Old-school bar romancer discovers the matching app phenomenon Tinder
“Meeeaaap – wrong answer??!” – twenty-four hours after not replying to Hannah, this message angrily pops up on my smartphone. My first Tinder match had reported she was “interested in me,” even though her heart was “shut at the moment.” This confession stopped me cold; I was uncertain what it actually meant, much less what my next move should be. Viennese girls are hard to read sometimes, on- or offline.
Love for download
The evening before, I had decided to take a dive into the world of Tinder, the infamous dating platform. For those of you who have been living under a rock or been in a monogamous relationship for the last couple of years, Tinder is the number one online dating app in the world. As of last year, nine billion matches have been created on Tinder, for couples in all variations, straight, gay, lesbian or transgender. For many, a smartphone app has become the deciding factor of whom they sleep with next weekend or raise kids with a couple of years later.
Creating an account is easy enough: (Remember when we were anxious about sharing even our first name over the Internet?) In 2017, I now happily give Tinder the permission to take whatever it wants from my Facebook profile with just one lazy click. Choosing my profile pictures, however, has turned into a scientific process and, as everybody online seems to be faking it, I only select photos taken at least five years ago, when I still had a little more hair.
After a couple of swipes (left means no, right means yes – the app is so easy to navigate, even a child could get lucky) I got matched with said “Hannah”, whose profile displays her performing insane yoga poses in various outdoor locations. Being fit and outdoorsy seems to be a thing on Tinder at the moment: I swipe through girls carrying massive backpacks through some God-forsaken desert, hiking through a rainforest or standing on top of a mountain looking into the bright sunset. My profile photos were exclusively taken in shady bars and suggest I have an alcohol and nicotine problem.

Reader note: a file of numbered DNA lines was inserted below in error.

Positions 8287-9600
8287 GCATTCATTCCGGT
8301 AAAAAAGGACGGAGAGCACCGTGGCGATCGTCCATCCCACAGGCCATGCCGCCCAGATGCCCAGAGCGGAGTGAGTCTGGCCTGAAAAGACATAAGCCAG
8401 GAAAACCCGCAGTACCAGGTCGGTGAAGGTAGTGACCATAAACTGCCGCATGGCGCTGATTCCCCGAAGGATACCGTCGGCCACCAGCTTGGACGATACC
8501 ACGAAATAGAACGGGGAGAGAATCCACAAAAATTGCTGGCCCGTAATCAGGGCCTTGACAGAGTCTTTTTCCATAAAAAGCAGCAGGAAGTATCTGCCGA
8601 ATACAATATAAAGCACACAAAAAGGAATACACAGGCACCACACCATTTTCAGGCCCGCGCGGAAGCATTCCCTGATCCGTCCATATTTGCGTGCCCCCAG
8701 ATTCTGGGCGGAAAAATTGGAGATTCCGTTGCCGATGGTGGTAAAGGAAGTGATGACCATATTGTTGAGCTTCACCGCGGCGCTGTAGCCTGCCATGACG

While chatting with Hannah, I scored four other matches, so decided to give up on her for lack of common ground, and start chatting with Rachel. According to her profile, Rachel is from Wisconsin, likes beer and teaches English at an international school in Vienna. We end up having a surprisingly pleasant conversation about books we both like. Unlike the Viennese girl Hannah, who left the initiative all up to me, Rachel soon took on a flirty tone and gave the impression of a woman who knows what she wants.
While many rules are different in the online world, intercultural differences seem to hold up. Just to test this assumption, I asked her if I could come over; to my eternal disbelief, she said yes, and that I should bring a bottle of wine.
Fast Food Romance
Confession time: I actually have a girlfriend and have used these poor young women as research subjects. After making it through high school and university without the magic of online dating, I am one of those old-school romancers who thinks that a real man goes to a bar to pick up a girl. After all, nothing can beat the excitement of a Friday night taking the last metro to Pratersauna, Chelsea or some other notorious pick up spot, or the anxiety of standing on the dance floor and awkwardly shaking your hips around while building up the courage to walk over to a pretty girl. And best of all, that butterfly moment when she sends over a brief smile.
None of this exists on Tinder. Of course, it doesn’t in online dating in general. The anonymity of the Internet deconstructs the complex process of getting laid – aahhemmm, I mean, of finding love – and reduces it to a formal transaction, similar to ordering a perfectly prepared-to-your-taste Lammkotlett in a posh restaurant. Back in the day, you went to McDonalds and got the same Big Mac as everyone else. Nowadays, at every Mickey D’s, you can customize your burger.
That’s Tinder: a feast of fast food in the world of dating. Don’t like blondes – swipe left. Don’t like skinny girls – swipe left. You can’t create your perfect partner, but you can keep swiping until you hit gold. And if the attraction isn’t mutual, it’s somehow not nearly as devastating to get rejected by your trusty smartphone rather than a living and breathing human being you met in real life.
So Tinder can be a fun and efficient, and it seems to work for a lot of people. But it also has its downsides: The app gives you the illusion of a never-ending parade of potential partners, raising the temptation to keep swiping, always looking over that proverbial online shoulder for the ever-hotter, ever-wittier person waiting in the shadows somewhere in the endless corridors of cyberspace.
But when a guy walks into a bar…